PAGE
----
Sasha describes herself as not very creative (except for cooking) and prefers to take a practical solution-oriented approach to getting things done as opposed to an imaginative approach.  She rated in the mid range with regard to liking what is familiar and traditional but will try new things.  This means that although she will engage in a moderate amount of experimentation she is unlikely to drive significant change and if this occurs at the behest of others, her anxiety levels including self doubt will become higher.  Sasha rates as highly structured and perfectionistic and this indicates she is likely to be most comfortable in highly organised and predictable situations with routines.  Preparing for trial and court processes would be examples. She is unlikely to leave important things to chance or to ‘wing it’. While this trait has advantages, Sasha may appear significantly less flexible than others who have a higher tolerance for disorder.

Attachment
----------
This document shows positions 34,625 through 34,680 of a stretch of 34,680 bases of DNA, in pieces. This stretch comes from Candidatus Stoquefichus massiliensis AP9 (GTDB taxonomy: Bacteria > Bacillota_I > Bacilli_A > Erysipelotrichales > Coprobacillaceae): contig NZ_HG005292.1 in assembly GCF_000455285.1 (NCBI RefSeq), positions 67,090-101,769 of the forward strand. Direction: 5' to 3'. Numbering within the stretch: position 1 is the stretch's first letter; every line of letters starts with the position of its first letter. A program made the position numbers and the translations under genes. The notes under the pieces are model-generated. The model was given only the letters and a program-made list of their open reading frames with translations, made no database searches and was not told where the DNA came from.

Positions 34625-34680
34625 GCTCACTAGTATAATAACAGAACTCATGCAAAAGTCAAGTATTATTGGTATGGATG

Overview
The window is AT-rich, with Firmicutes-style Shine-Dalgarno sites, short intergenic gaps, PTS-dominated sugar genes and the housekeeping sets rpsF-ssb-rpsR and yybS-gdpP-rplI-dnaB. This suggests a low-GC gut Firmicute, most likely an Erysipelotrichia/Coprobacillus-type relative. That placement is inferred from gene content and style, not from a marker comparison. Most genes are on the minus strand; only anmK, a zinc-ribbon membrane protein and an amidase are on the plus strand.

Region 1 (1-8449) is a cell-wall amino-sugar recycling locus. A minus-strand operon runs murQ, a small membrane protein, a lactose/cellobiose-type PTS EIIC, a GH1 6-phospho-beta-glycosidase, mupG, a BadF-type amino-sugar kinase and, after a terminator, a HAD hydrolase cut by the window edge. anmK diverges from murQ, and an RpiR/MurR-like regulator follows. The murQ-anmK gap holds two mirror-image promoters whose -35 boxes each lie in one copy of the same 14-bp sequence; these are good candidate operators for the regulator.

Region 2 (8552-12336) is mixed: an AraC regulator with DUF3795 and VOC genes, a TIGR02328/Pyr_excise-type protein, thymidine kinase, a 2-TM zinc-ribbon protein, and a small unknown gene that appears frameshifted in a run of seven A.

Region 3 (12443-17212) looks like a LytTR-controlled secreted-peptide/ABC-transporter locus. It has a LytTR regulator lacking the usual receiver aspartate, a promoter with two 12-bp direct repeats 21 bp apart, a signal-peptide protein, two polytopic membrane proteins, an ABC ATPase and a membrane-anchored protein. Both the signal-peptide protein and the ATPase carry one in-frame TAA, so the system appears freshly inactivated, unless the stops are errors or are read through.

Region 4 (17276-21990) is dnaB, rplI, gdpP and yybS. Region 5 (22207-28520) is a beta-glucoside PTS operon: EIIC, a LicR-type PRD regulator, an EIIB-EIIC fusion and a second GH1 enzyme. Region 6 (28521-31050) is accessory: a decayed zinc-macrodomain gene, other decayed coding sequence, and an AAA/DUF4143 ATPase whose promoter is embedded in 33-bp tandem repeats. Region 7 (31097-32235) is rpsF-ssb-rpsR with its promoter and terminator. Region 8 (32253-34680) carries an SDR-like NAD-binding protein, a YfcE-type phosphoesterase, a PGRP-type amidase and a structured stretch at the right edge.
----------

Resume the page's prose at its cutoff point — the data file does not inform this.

Overall, Sasha’s levels of capacity for initiative appear to be in the average range.  While independent and persuasive, she is sometimes inhibited due to her levels of perfectionism and a preference for the more traditional approach.  Given her perfectionism and self-doubting, she will tend to ‘second guess’ herself, (am I good enough? Is it good enough?) then become concerned about what she hasn’t done, leading to a risk of working longer or harder. This internal state, if not corrected, may be injurious to her long-term well-being and I recommend a course of counselling.


Mark McGinn
PeopleFit Ltd.